Half-Moon Cookies

While pre-packaged baked goods now dominate many childhoods, when I was growing up, most desserts came fro the neighborhood bakery. I have no idea how much time has enhanced my memories of these treats, but the most tangible losses are those that cannot be replaced in today’s markets. One of my favorites was the half-moon cookie. The oversized cake-like cookie had one half covered in white vanilla frosting with the other coated in chocolate frosting. On special occasions (like Halloween), the white frosting might be tinted a celebratory orange, but the concept was the same.

In our household (and hopefully most). there were rules to the half-moon cookie. While you could approach it in any way you wanted (chocolate first, vanilla first, or some combination), in no way were you allowed to selectively eat only one half. Nor could you save one half for later. You approached it when ready, then devoured the whole thing in one sitting. Now some may think they’ve seen this cookie before as the “black and white”. Nonsense. That is a completely different species. While there are superficial similarities, the black and white (at least those I’ve seen) are much smaller, with a denser cookie and a firm icing rather than a buttercream frosting. The half-moon is really more of a cupcake-cookie hybrid.

I thought I had seen my last half-moon years ago, but I some web-searching led me to a reportedly original recipe for the Hemstrought Bakery Half-Moon Cookie. While I don’t know anything about the Hemstrought Bakery, the pictures looked promising and it was certainly in the realm of possibility that my local bakery (Lederman’s in Newton, MA) had adopted a version of this bakery’s creation. The recipe looked doable, though I found a version that simplified the frosting recipe by deriving the chocolate frosting by adding cocoa powder and milk to half of the vanilla instead of creating a completely separate batch. Even this simpler recipe (which had been scaled down from the bakery’s published instructions) seemed to create an intimidating amount of cookies that risked overwhelming the capacity of even my ravenous children. I scaled it down further and set to work. The simplified recipe instructed me to scoop the cookie batter using a #20 (three tablespoon) scoop, but it quickly became apparent that this produced monstrosities that risked tempting eaters to violate the rules of engagement (see above). I downsized to a #40 (1.5 tablespoon) scoop which was considerably more reasonable.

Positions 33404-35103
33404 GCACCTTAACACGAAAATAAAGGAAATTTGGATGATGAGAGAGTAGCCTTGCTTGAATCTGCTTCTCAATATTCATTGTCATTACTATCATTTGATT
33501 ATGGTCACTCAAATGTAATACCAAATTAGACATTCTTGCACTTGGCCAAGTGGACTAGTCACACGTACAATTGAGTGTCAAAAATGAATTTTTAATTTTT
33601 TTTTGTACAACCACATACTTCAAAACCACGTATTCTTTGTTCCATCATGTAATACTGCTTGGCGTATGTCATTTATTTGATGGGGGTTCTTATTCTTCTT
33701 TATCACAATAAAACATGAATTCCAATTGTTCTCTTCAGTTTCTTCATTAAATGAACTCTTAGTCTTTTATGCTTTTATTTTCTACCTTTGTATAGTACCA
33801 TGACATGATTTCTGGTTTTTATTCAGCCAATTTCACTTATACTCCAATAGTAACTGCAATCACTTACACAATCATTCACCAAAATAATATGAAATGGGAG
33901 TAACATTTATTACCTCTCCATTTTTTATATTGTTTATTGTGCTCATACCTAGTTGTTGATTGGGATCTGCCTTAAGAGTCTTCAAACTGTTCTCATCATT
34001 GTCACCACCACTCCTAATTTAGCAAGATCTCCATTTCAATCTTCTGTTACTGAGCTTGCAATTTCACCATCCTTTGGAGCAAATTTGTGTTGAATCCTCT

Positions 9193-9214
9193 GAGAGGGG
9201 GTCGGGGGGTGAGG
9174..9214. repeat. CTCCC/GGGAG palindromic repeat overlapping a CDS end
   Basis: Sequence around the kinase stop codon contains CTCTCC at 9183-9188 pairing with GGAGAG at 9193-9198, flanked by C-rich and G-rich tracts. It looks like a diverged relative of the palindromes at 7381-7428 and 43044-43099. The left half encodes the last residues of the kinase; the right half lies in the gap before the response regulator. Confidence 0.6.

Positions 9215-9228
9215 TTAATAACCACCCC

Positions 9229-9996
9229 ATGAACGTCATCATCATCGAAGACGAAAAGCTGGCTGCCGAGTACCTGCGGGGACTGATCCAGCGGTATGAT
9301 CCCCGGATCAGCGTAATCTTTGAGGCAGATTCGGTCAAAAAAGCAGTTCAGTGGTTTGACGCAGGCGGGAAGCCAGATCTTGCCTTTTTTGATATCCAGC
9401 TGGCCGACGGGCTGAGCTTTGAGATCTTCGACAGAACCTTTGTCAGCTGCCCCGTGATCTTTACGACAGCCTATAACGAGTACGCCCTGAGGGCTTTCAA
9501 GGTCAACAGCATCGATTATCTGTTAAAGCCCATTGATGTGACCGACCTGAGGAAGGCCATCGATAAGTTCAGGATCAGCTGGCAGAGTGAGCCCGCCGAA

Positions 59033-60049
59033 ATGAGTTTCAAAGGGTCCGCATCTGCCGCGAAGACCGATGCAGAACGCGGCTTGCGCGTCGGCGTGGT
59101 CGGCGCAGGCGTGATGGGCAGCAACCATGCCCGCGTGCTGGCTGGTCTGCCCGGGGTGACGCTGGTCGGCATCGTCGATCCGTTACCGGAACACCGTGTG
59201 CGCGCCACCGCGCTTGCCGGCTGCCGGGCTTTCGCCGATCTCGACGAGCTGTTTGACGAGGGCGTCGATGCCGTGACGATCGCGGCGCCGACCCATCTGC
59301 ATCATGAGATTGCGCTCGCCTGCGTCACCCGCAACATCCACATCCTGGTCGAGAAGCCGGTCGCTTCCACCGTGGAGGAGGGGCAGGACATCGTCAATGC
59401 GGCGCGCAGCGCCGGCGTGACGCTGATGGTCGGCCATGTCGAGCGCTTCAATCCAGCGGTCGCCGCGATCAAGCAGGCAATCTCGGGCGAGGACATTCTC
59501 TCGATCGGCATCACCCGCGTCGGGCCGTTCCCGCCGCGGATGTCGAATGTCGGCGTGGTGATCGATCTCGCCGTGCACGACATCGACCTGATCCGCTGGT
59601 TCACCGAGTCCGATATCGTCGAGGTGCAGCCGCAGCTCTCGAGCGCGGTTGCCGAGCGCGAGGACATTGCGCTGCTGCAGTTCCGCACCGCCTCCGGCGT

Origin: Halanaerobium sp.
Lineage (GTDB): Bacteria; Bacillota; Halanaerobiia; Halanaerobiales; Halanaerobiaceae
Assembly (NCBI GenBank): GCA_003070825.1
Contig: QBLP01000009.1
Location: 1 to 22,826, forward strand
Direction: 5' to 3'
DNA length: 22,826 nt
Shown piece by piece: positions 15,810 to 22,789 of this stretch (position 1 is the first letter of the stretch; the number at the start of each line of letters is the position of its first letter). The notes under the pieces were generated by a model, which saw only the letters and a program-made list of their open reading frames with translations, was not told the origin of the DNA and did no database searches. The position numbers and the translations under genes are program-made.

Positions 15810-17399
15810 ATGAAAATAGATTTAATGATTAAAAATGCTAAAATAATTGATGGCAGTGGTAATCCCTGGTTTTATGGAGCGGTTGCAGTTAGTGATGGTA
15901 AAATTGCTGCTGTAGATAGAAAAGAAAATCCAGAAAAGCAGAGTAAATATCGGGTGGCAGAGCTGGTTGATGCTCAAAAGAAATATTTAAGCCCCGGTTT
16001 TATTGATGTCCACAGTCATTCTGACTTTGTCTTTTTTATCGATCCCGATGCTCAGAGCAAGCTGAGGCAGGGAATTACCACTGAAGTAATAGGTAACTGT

The result was exactly as a remembered: a delicious chocolate cake base with just the right amount of frosting. They are not too sweet, with a texture that’s somewhere between a cake and a cookie. Here’s the recipe I finally settled on (updated on May 24, 2020).

Half Moon Cookies

  • Servings: 18 cookies
  • Difficulty: moderate
  • Print

A soft chocolate cookie, half with vanilla frosting, half with chocolate froisting


260 g all purpose flour
1/2 teaspoon baking powder
1 teaspoon baking soda
112 g butter
225 g sugar
30 g cocoa powder, sifted
1/8 teaspoon salt
1 egg
2.5 g (1/2 teaspoon) vanilla extract
180 g (3/4 cup) milk

Vanilla frosting:
84 g (6 tablespoons) butter, at room temperature
300 g powdered sugar, sifted
50 g milk
5 g vanilla extract

Chocolate frosting:
Half of the vanilla frosting
20 g cocoa powder
9 g (1 tablespoon) milk


  1. Preheat oven to 350 degrees.
  2. Line two baking sheets with parchment paper.
  3. Whisk together flour, baking powder, baking soda and salt in a bowl and set aside.
  4. In a large bowl or the bowl of a stand mixer fitted with the paddle attachment, beat butter at medium speed until smooth.
  5. Add in sugar and cocoa powder. Mix at low speed until combined, then increase to medium-high until light and fluffy (3 minutes).
  6. Scrape down the bowl with a rubber spatula.
  7. Add in egg and vanilla and beat at medium speed until combined (30 seconds).
  8. Scrape down the bowl.
  9. While mixing at low speed, add in 1/4 of the flour mixture, followed by 1/3 of the milk, and continue alternating until all the flour and milk is added. Do not overmix.
  10. Scrape down bowl and fold a few times with a rubber spatula to ensure mixture is homogenous.
  11. Use a #40 (1.5 tablespoon) scoop to portion the dough in mounds on the baking sheet, no more than 8 cookies per sheet.
  12. Optional: chill the pan and cookies for about 15 minutes prior to baking. I find this helps the cookies from spreading too much during baking.
  13. Bake for about 12 minutes until edges are set and the center has a slight resistance. Your finger should leave an impression.
  14. Let cool for a few minutes on the baking sheet, then transfer to a rack to cool completely before frosting.
  15. While the cookies are cooling, make the frosting: you can use a stand mixer, but I find it easier with a hand mixer.
  16. Combine the milk and vanilla for the vanilla frosting in a small bowl.
  17. Beat the butter until smooth, then add the powdered sugar.
  18. Start mixing at slow speed, and slowly add the milk and vanilla mixture until the a thick, but spreadable frosting is achieved.
  19. Portion out half the frosting into a separate bowl, add the additional milk and cocoa powder, and beat until well combined.
  20. Flip the cookies over so that the flat side is facing up, and frost half the circle with vanilla frosting. Once all the cookies are frosted, frost the remaining half with chocolate frosting.

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